With news Thursday that a preliminary criminal investigation has been launched into some of Wall Street’s biggest firms concerning potentially misleading sales of CDOs to clients, the fiduciary train is set to gain additional momentum in Washington. Firms under investigation by federal prosecutors and securities regulators include J.P. Morgan, Citigroup, Deutsche Bank and UBS, according to the lead storyin today’s Wall Street Journal. Meanwhile, the SEC has issued civil subpoenas to these firms, as well, as part of a larger investigation into the banks’ mortgage-related trading and selling practices. Morgan Stanley and Goldman Sachs face similar investigations.
After all, recent hearings in Washington with Goldman Sachs executives helped to bring the fiduciary issue back into play on Capitol Hill. What prompted the investigations is that the firms being probed created CDOs at the behest of clients who wanted to bet against the deals, and some of the firms bet against those deals themselves, while selling them to other clients.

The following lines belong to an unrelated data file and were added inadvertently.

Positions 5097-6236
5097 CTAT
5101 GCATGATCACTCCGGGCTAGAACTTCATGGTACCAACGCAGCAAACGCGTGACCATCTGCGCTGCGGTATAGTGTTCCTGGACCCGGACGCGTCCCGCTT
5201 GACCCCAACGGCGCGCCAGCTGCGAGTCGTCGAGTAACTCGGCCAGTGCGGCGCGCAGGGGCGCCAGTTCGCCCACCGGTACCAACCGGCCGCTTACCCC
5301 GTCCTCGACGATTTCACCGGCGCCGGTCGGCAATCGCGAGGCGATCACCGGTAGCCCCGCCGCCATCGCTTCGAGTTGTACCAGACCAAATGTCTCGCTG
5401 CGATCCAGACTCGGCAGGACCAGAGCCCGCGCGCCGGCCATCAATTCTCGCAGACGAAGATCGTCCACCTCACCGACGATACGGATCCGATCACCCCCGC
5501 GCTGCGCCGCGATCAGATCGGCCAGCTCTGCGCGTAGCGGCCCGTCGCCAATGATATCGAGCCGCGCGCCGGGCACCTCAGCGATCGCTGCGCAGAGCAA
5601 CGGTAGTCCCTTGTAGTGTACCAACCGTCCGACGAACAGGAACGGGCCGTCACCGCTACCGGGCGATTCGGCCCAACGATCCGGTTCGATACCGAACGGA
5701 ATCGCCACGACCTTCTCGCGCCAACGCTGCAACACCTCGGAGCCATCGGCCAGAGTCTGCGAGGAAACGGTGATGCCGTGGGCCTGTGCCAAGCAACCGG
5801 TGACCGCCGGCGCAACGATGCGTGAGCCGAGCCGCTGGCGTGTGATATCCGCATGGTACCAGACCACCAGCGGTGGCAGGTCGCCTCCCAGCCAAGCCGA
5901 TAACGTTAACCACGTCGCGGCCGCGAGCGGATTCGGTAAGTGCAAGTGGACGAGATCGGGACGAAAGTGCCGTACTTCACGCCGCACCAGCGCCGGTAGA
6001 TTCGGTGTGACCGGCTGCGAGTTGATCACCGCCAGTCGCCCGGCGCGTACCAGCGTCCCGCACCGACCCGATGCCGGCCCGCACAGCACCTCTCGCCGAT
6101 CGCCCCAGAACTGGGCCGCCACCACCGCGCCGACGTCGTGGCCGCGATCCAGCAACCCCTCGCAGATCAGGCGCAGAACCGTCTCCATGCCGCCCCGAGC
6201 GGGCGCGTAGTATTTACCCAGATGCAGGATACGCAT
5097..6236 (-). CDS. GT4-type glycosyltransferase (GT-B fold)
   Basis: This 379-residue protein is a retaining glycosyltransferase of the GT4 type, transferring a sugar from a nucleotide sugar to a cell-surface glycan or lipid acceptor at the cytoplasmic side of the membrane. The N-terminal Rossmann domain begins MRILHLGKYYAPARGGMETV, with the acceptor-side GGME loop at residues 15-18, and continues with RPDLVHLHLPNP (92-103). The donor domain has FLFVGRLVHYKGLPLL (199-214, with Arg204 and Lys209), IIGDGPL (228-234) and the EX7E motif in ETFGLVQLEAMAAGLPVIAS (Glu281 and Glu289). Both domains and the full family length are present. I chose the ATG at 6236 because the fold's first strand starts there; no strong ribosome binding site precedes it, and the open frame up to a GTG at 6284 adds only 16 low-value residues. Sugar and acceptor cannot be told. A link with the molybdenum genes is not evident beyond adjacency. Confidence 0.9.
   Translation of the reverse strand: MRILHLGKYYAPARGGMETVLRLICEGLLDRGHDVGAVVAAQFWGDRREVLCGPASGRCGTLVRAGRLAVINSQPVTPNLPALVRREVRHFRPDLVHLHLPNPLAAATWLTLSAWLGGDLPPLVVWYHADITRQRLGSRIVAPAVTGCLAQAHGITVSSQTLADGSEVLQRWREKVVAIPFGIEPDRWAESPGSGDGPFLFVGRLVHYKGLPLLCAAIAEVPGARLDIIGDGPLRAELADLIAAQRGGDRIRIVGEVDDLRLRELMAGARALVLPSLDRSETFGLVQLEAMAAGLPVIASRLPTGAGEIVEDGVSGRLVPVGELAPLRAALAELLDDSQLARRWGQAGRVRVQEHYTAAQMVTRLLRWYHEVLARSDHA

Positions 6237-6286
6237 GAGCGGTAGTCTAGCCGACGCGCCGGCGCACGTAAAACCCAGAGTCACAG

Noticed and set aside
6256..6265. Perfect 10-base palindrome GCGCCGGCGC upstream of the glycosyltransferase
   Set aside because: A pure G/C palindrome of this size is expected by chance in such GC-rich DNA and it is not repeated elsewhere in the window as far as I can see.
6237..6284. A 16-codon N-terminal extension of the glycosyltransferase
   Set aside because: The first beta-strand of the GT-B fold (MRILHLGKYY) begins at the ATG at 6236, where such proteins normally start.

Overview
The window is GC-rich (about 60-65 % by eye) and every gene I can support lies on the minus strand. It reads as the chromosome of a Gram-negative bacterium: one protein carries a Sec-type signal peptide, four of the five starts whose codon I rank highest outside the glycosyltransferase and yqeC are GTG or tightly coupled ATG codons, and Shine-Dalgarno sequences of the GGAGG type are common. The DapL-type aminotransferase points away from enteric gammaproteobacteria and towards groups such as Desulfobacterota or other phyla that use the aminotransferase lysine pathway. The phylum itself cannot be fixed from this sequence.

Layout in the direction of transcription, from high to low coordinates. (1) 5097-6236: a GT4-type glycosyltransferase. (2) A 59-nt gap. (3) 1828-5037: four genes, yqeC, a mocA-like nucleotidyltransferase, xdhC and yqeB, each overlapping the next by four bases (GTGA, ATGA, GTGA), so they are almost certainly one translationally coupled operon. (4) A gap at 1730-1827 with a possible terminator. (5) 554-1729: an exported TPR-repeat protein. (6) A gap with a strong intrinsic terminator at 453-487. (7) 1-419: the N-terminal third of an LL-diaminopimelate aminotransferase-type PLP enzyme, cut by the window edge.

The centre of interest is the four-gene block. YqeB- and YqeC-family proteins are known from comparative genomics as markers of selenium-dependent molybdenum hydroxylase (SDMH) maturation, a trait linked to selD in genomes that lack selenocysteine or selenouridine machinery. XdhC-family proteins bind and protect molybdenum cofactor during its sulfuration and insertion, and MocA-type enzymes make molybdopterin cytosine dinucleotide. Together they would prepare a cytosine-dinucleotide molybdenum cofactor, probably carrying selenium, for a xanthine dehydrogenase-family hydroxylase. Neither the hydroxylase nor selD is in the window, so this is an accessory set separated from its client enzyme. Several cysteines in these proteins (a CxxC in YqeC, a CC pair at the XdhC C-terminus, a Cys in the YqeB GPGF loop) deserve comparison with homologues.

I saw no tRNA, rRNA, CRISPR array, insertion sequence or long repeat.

Of course, it is still impossible to predict what final form the fiduciary issue will take in financial services regulatory reform legislation. The House of Representatives passed a bill in December that would give the SEC rulemaking authority to extend the fiduciary standard to brokers when they provide advice to retail clients. The companion bill in the Senate, sponsored by Christopher Dodd (D, Conn.), calls for a one-year study of the fiduciary issue, but a number of competing amendments to the bill have been introduced in the past week that would either echo language in the House bill, or extend a fiduciary standard to any advisor who provides investment advice to retail or institutional clients. These have yet to be debated on the Senate floor.